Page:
Definitions

from Wiktionary, Creative Commons Attribution/Share-Alike License

  • v. Obsolete spelling of meet.

Etymologies

Sorry, no etymologies found.

Examples

  • Thow myghtest bettre meete myst on Malverne Hilles

    This One's A Cracker

  • Moreouer, vpon Easter euen, we were called vnto the tent, and there came forth to meete vs the foresaid agent of Bathy, saying on his masters behalfe, that we should go into their land, vnto the

    The long and wonderful voyage of Frier Iohn de Plano Carpini

  • Then presented wee the letters of our lord the Pope: but our interpreter whome we had hired and brought with vs from Kiow was not sufficiently able to interpret them, neither was there any other esteemed to bee meete for the same purpose.

    The long and wonderful voyage of Frier Iohn de Plano Carpini

  • But the citizens of Sarguit hearing this, came foorth to meete them, yeelding themselues vnto them of their owne accord.

    The long and wonderful voyage of Frier Iohn de Plano Carpini

  • Knight, who went to meete him, saying in a lowd laughter.

    The Decameron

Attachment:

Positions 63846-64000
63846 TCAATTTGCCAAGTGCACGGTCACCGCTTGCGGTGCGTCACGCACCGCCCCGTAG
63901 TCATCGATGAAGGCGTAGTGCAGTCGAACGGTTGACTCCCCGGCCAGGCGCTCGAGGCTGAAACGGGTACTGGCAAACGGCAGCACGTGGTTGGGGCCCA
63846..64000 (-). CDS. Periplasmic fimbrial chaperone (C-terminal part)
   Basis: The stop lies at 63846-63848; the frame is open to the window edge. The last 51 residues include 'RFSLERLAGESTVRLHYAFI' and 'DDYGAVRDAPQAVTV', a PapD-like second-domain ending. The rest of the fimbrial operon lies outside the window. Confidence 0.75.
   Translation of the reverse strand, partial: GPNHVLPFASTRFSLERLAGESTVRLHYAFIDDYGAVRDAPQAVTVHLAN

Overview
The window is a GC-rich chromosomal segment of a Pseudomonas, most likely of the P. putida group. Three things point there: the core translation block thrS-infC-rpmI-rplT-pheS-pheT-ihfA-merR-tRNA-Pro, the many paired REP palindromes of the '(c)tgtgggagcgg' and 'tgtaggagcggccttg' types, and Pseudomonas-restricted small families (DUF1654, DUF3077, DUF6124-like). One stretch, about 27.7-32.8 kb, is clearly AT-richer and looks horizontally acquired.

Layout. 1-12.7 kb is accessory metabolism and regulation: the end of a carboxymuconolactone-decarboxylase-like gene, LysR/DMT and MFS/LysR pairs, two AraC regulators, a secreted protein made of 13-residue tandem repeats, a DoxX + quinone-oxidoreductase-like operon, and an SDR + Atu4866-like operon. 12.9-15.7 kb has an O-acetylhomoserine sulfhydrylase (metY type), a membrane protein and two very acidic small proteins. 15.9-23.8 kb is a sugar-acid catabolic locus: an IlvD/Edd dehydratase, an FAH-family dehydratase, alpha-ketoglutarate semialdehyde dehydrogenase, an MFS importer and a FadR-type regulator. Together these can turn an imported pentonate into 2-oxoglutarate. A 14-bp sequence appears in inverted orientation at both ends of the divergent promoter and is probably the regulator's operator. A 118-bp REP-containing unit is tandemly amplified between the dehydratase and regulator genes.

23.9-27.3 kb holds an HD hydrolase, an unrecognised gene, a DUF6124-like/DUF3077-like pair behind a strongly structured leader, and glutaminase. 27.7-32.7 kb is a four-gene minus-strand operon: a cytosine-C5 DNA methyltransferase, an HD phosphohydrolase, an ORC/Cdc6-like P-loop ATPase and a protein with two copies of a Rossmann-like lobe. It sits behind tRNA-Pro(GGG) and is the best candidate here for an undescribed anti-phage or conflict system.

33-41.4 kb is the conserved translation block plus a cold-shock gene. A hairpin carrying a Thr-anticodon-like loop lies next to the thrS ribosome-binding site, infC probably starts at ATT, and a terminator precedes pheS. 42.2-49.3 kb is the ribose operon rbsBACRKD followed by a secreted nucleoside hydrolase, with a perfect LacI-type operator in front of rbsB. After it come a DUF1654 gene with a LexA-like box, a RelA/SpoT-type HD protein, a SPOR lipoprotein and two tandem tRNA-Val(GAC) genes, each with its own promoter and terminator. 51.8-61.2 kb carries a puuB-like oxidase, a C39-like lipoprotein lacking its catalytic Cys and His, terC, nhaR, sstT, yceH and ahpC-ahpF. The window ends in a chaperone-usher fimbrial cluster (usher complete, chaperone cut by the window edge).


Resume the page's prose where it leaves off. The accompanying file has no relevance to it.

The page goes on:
• It was not long, before hee heard of this conjuration made against him; and therefore hee speedily mustered up all his forces, ere he would be encompassed by two such potent kings, and marched on to meete the King of Cappadocia, leaving his Ladie and Wife (for her safety) at Lajazzo, in the custodie of a true and loyall Servant of his.

    The Decameron

  • Gracious Ladies, I am to speake of universall occasions, mingled with some misfortunes in part, and partly with matters leaning to love, as many times may happen to such people, that trace the dangerous pathes of amorous desires, or have not learned perfectly, to say S. Julians pater noster, having good beddes of their owne, yet casually meete with worser Lodging.

    The Decameron

  • They created a kinde Society, consisting of about five and twenty men, who should meete together twice in a moneth, and in a place reputed convenient for them: where being so assembled, every man uttered his minde to those two Schollers, in such cases as they most desired, to have wherwith they were all satisfied the self-same night.

    The Decameron

  • Queene, what meete recompence he should gratifie her withall, for loving and affecting him in such fervent manner.

    The Decameron

  • And when we part hence, we meete with none but dead bodies; or sicke persons transported from one place to another; or else we see running thorow the City (in most offensive fury) such as (by authoritie of publike Lawes) were banished hence, onely for their bad and brutish behaviour in contempt of those Lawes, because now they know, that the executors of them are dead and sicke.

    The Decameron

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